* Euro recovers from 5-week low below $1.37
* Still weak against Aussie, sterling, other pairs
* Sterling awaits BoE report and UK jobs data (New throughout)
By Patrick Graham
LONDON, May 14 (Reuters) - The euro steadied just above five-week lows against the dollar on Wednesday, with some market players citing support from sales by the Bank of Korea of dollars gained from intervention against the won overnight.
Such recycling of reserves by both the South Korean and Chinese central banks, both of whom have sought to weaken their currencies this year, is one of a shopping list of flow-related factors helping the euro.
But a strong message from the European Central Bank last week on its willingness to cut interest rates further in June has given euro bulls pause for thought, knocking the single currency back as much as 3 full cents against the dollar.
It gained just over 0.1 percent on Wednesday to 1.3719, having hit a low of $1.36885 at the end of the European trading day on Tuesday.
“We’ve had three big figure moves since last week so overall it makes sense for it to stabilise around here for a moment,” said Graham Davidson, a trader with NAB in London.
“But my feeling is the overall direction is still down.”
A report that Germany’s traditionally cautious Bundesbank was ready to support a wide array of easing measures by the ECB next month added to the weakness of the single currency on Tuesday and its head, Jens Weidmann, speaks at a conference later on Wednesday.
Notably, the single currency was weaker against a number of other currencies, touching a new 16-month low against sterling of 81.345 pence in late Asian trade.
Some in the market expect a hawkish message from the Bank of England’s quarterly report on inflation later on Wednesday, which would add to expectations the bank will move forward with rises in interest rates by this time next year.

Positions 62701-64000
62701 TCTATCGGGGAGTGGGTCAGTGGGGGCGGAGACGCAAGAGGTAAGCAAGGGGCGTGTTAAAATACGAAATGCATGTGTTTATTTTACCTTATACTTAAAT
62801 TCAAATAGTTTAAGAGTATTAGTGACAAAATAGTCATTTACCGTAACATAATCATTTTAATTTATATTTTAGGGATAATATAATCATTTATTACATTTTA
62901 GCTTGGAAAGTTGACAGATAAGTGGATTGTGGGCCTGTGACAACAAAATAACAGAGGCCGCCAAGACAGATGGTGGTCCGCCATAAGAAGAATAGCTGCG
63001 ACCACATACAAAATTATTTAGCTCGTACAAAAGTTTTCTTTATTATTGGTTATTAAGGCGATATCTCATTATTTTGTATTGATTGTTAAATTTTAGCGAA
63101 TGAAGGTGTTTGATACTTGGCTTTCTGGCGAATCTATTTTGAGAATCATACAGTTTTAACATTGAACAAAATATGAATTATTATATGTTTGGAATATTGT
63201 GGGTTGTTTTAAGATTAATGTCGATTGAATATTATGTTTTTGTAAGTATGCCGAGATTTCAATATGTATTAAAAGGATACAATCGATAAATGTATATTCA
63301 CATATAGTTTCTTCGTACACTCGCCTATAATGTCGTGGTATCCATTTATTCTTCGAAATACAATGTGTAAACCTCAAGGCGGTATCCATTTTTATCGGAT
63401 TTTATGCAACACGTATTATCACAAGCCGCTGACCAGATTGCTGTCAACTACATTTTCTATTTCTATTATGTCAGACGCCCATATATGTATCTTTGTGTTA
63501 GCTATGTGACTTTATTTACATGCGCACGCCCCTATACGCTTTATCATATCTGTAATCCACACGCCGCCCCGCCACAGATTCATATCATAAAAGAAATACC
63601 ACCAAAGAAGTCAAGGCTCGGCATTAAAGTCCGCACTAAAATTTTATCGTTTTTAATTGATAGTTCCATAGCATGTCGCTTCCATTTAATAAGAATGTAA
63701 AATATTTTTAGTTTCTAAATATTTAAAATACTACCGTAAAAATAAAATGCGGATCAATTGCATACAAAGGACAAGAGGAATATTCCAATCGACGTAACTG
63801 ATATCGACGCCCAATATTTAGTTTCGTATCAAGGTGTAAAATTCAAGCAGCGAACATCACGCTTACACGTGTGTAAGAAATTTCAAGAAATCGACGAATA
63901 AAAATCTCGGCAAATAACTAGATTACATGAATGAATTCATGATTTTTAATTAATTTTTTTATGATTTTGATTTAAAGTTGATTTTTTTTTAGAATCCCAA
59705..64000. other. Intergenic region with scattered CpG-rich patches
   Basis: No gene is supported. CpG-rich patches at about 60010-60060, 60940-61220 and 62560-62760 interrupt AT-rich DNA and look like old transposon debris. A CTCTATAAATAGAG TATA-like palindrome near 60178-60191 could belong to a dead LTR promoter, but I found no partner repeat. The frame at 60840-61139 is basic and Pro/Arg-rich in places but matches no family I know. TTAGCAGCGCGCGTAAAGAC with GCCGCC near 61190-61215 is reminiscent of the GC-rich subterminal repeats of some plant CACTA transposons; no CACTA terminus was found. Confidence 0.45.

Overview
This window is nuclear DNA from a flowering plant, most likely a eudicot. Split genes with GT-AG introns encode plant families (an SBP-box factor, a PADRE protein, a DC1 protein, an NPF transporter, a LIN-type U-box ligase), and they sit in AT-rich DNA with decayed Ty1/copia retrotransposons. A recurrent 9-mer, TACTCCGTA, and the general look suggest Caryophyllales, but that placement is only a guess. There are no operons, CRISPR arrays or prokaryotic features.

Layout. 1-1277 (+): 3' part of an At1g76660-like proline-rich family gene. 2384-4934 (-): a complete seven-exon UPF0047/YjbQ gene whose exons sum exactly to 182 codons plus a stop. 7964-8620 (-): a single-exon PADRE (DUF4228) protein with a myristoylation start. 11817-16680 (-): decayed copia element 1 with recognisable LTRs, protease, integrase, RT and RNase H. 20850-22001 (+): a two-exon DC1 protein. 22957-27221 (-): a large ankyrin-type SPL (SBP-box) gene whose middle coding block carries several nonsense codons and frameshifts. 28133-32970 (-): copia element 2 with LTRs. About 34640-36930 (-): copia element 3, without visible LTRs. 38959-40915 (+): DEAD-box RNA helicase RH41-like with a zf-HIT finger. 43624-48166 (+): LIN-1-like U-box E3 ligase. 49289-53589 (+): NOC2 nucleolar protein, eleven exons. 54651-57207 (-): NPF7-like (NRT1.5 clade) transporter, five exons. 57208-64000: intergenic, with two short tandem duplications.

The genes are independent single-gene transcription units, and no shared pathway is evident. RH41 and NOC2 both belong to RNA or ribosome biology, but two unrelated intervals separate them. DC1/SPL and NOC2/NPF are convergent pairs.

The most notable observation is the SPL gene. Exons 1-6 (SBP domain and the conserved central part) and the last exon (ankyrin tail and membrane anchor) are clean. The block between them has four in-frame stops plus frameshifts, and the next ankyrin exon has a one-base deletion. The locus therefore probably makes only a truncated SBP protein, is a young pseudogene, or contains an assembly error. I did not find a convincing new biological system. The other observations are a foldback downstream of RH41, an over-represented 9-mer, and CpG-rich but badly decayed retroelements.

Continuing improvement in the labour market, in monthly data due before Governor Mark Carney’s news conference, are expected to add to that message.
“The BoE inflation report and subsequent press conference could introduce less dovish language, recognising recent momentum in the economy,” analysts from U.S. bank Citi said in a morning note.
“The effort to introduce greater uncertainty and raising the probability of an early hike would be positive for the pound.”
The euro has slid roughly 2 percent since Thursday when ECB President Mario Draghi said the bank was ready to take action next month to boost the euro zone economy if updated inflation forecasts merit it.
“Euro will remain offered on rallies into the June meeting,” said Jeffrey Halley, FX trader for Saxo Capital Markets in Singapore.
“It has become the carry trade funding currency of choice, which has added to the selling pressure.”
In carry trades, investors sell low-yielding currencies such as the euro to fund their investment in higher-yielding currencies and assets.
Halley said the euro could head back toward the top of its recent range if the ECB holds off from any additional monetary stimulus in June.
Against the Australian dollar, the euro touched a near six-month low of A$1.4583
“The euro’s fading resilience since last week’s ECB meeting suggests the currency should remain vulnerable to softer data including today’s March eurozone industrial output where our economists expect a 0.2 percent decline,” analysts at BNP Paribas wrote in a note to clients. (Additional reporting by Ian Chua in Sydney and Masayuki Kitano; Editing by Alison Williams)